Irritable Bowel Syndrome (IBS) is a chronic and debilitating functional disorder of the gastrointestinal tract with serious and detrimental impacts on quality of life. Its aetiology is largely unknown, and the identification of effective management strategies remains far from complete. Research suggests that people with IBS have a high prevalence of vitamin D deficiency, which may impact on symptom severity and quality of life.
A double-blind, placebo-controlled, 2-arm, parallel-design study is underway to investigate the effect of a 12 week, 3,000IU vitamin D p.d. supplementation on symptom severity and quality of life in participants with a clinical diagnosis of IBS. This report assesses whether relationships exist between vitamin D status, IBS severity and quality of life in the baseline (cross-sectional) data.
Eighty males and females with a clinical diagnosis of IBS were recruited in phase I of the trial in January-April 2018. Mixed-type IBS and constipation-predominant IBS were the more frequent subtypes (36% and 33%), while diarrhoea-predominant had a lower prevalence (23%). More females (n = 65) than males (n = 15) were recruited to the study which reflects the reported greater prevalence of IBS in women. Baseline serum 25(OH)D levels in participants were classified as deficient 23.1% (n = 18) (< 30nmol/L), insufficient 37.2% (n = 29) (31–49 nmol/L) and sufficient 39.7% (n = 31) (> 50 nmol/L) respectively. The sample median for serum vitamin D at baseline was 42.2 (± 28.3) nmol/L. Quality of Life was significantly associated with two IBS sub-symptoms: pain (p = 0.037, r = 0.233) and distension severity (p = 0.009, r = 0.291). Neither Quality of Life, nor IBS symptom severity score, correlated with vitamin D status in the sample.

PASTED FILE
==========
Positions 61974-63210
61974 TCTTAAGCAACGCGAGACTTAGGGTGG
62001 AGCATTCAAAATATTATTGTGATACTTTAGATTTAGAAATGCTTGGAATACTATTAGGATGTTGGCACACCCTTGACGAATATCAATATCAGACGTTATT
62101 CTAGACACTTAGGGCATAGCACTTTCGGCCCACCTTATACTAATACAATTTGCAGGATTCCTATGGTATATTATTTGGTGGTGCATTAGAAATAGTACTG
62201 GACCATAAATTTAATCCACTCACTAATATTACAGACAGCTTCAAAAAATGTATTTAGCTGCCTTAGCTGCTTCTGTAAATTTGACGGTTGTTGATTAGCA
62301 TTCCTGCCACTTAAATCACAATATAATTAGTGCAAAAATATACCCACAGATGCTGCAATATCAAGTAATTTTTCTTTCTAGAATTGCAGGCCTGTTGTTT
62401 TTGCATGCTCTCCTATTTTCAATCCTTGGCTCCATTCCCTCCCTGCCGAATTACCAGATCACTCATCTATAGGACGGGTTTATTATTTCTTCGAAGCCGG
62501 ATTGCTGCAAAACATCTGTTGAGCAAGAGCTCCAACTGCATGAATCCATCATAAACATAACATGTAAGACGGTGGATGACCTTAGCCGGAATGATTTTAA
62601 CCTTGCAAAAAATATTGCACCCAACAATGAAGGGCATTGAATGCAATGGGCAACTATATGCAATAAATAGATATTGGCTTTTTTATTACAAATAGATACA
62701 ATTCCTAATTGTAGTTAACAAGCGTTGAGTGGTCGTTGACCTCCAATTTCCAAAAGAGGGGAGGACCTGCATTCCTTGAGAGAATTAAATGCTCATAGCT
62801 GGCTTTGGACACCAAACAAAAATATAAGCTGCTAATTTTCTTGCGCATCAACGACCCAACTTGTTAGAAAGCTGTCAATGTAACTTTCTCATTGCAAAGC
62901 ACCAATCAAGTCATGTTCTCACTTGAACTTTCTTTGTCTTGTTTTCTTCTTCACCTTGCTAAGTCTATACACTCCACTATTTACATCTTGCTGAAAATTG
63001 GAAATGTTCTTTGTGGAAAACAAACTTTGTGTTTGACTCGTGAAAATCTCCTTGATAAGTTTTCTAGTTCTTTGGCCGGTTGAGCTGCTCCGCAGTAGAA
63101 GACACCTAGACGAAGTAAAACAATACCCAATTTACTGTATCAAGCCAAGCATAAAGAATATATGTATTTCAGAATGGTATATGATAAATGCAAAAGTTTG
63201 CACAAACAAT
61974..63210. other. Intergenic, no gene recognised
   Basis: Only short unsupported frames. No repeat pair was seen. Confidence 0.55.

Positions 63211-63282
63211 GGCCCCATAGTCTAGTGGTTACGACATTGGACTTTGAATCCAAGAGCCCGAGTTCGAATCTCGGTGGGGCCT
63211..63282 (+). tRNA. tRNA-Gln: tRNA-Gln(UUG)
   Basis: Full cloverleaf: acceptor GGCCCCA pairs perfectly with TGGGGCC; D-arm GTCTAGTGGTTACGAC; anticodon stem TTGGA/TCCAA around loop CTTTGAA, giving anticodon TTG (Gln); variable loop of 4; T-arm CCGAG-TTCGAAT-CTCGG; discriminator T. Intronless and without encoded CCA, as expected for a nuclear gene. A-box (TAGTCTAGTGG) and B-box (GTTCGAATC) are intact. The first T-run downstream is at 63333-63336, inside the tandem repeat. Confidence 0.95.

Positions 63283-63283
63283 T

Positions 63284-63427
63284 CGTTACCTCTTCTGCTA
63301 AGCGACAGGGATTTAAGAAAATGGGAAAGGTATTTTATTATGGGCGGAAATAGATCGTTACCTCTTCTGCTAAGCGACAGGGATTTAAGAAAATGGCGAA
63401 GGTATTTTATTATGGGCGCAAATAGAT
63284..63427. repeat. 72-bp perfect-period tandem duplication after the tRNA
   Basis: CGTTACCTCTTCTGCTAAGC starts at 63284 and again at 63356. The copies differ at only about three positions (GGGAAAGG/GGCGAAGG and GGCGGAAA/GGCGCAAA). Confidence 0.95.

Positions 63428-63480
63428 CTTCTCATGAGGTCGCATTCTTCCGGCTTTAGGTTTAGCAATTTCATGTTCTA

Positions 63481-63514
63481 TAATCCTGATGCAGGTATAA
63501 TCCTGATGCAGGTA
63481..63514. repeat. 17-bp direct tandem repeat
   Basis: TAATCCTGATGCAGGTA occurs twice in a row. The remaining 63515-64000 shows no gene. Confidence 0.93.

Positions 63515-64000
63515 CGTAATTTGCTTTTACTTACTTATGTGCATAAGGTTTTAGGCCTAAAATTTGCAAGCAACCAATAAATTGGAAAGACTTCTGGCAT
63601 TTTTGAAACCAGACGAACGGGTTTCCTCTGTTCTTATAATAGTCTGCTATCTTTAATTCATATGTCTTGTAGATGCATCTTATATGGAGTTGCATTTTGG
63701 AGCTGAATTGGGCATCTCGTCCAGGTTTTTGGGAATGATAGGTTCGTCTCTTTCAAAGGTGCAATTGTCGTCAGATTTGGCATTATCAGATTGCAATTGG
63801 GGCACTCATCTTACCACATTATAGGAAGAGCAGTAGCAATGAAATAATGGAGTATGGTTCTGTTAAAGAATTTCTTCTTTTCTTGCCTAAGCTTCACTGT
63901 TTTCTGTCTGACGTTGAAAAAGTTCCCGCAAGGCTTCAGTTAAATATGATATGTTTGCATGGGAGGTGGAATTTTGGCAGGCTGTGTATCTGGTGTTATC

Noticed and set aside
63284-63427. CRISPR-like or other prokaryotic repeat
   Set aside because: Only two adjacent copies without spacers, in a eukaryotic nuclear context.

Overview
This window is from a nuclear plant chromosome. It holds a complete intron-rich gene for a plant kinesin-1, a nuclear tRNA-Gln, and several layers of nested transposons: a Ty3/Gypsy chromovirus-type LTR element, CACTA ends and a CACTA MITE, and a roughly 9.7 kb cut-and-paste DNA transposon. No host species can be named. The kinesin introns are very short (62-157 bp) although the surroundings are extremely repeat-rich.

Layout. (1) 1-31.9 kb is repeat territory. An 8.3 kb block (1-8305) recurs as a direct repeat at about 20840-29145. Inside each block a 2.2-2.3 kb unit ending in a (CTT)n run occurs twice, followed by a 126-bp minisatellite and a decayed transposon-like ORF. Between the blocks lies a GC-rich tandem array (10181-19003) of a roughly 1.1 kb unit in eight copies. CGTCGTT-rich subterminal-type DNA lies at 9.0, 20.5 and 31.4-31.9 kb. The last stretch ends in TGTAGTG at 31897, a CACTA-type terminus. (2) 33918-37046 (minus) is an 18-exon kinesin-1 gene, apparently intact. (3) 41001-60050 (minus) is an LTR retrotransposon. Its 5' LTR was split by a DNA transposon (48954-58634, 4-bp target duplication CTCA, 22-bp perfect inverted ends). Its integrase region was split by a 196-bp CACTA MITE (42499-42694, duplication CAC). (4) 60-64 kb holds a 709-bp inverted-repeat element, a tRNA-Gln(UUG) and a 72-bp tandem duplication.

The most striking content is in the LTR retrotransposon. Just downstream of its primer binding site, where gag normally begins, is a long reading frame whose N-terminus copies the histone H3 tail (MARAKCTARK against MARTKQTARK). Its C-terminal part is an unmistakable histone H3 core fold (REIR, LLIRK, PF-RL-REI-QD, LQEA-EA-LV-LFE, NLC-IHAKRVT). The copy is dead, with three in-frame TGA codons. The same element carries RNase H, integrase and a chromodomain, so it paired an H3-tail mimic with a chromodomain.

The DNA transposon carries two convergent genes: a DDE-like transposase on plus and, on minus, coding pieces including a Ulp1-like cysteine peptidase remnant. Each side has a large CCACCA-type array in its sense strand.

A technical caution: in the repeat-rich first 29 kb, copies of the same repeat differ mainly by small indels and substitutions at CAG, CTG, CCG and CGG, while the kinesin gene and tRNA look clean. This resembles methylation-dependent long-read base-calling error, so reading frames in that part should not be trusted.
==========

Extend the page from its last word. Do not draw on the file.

This study found no relationship between baseline vitamin D status and symptom severity or quality of life in this subsample. Two publications report vitamin D intervention improves quality of life in participants with IBS. It is possible that the unusual homogeneity of these studies enabled identification of these relationships.
These initial observations agree with previous reports of widespread vitamin D insufficiency in people with IBS. Analysis of full trial outcomes (July 2019) will determine whether vitamin D supplementation is beneficial for either symptoms severity or quality of life in people with IBS.